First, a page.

Meaning of loads/stores marked both atomic and volatile

Hi llvm-dev,

I read about volatile and atomic modifiers in the docs[1], and I feel
they make sense to me individually.
However, I noticed that store[2] and load[3] instructions can be
marked as both volatile and atomic.

What's the use case for using both volatile and atomic on an
instruction? Isn't it the case that atomic implies volatile? I guess
it isn't, but I don't understand why.

I'm guessing that while both volatile and atomic restrict reorderings,
volatile prevents any kind of load or store elimination optimizations
but atomic doesn't have such guarantee.
E.g. I suspect that an atomic load, which can be implemented as a pair
of a plain load and a fence instruction, can be optimized away to only
a fence instruction. If it was both volatile and atomic, then such
optimization would've been illegal.
In other words, probably very imprecisely, volatile tells the compiler
what it cannot do while atomic tells the cpu what it should do to
guarantee certain memory model (and it'd also imply extra constraints
on what a compiler can do).

My other guess is that it's only to order 'atomic' instruction with
'volatile' instruction, thus the former becomes 'atomic volatile'.

I'd appreciate links to any resources on the topic.

[1] https://llvm.org/docs/LangRef.html#volatile-memory-accesses
[2] https://llvm.org/docs/LangRef.html#store-instruction
[3] https://llvm.org/docs/LangRef.html#i-load

Hi Paweł,

What's the use case for using both volatile and atomic on an
instruction? Isn't it the case that atomic implies volatile?

You pretty much got the semantics right straight after this. The
compiler isn't allowed to add, remove or reorder volatile accesses but
it is for some atomics if no other thread could prove it had.

There are only a couple of valid uses for volatile these days (since
everyone realised that using it for inter-thread synchronization was a
bad idea); the main one is talking to memory-mapped hardware in an OS
kernel or something. I could see someone using an atomic volatile
there for something like talking to a DMA engine: write your buffer
with normal instructions, then do a store-volatile-release to tell the
DMA to start copying. I've not checked if that actually works for any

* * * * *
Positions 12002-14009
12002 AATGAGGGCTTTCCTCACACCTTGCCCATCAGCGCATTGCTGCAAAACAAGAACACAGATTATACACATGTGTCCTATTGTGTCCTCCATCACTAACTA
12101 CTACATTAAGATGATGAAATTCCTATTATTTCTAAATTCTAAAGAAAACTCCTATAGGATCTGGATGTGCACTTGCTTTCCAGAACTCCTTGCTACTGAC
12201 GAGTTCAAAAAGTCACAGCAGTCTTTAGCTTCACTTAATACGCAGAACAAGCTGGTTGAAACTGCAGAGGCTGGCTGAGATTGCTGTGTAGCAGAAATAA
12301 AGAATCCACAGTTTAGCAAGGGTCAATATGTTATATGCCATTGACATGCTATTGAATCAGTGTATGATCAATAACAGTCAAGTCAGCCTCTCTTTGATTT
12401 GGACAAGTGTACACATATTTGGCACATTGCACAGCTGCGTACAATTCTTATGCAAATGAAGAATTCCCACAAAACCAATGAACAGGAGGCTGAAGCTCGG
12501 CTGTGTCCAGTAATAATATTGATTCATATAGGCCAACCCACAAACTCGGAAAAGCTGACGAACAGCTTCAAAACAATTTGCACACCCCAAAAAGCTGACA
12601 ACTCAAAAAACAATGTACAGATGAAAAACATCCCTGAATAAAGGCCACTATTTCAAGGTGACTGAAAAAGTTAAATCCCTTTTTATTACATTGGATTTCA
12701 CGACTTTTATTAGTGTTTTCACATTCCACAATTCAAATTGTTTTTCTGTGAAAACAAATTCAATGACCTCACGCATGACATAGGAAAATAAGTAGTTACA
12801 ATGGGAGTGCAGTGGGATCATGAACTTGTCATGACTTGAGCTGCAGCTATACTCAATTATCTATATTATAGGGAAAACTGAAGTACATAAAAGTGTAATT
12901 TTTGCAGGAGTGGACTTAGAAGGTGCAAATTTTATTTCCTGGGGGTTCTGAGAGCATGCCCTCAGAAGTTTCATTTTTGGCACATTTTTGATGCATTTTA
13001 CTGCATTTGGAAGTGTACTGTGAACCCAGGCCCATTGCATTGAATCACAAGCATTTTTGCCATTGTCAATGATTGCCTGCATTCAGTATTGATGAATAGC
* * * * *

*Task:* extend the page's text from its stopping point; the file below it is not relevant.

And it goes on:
architectures I know about though.

Cheers.

Tim.

I would say there are transforms that can be done on atomics that can’t be done on volatile memory ops. For example, llvm should be able to mem2reg unescaped atomics because it knows they cannot be modified by other threads, but volatile operations will pin things in memory for use cases that are mostly outside the abstract model.

Hi Tim,

There are only a couple of valid uses for volatile these days

Do you mean volatile used alone or also the combination 'atomic volatile'?

It think that 'atomic volatile' is very useful. Consider following
pseudo-code examples, where
all loads and stores are atomic (with some memory ordering
constraints) but not volatile.

Example 1.

// shared variable
int i = 0;

// call this method from 10 threads
void foo(){
    int i = rand() % 2;
    int j = i;
    while(i == j){
        printf("In the loop\n");
    }
}

I claim that the loop can be optimized to an infinite loop by a
compiler, because apparently j == i at all times in a single threaded
program.
If loads and stores (particularly the read in loop predicated) were
also marked as volatile, it wouldn't have been possible.
Is this correct?

Example 2.

// shared variable
int i = 0;

void signalHandler(){
    i = 1;
}

void main(){
    while(i == 0){
        printf("In the loop\n");
    }
}

Here I also claim that the loop can be optimized into an infinite loop
if volatile is not used.
Is this correct?

Hi Reid,

I mean a local variable that is _Atomic qualified whose address does not
escape the function that allocates it. An unused _Atomic int, for example,
can be removed. If it were volatile, the storage and any loads and stores
would have to be preserved.

In other words, atomics come with a threading model, semantics, and rules
that permit certain transformations. Volatile still acts as an escape hatch
to throw that out the window.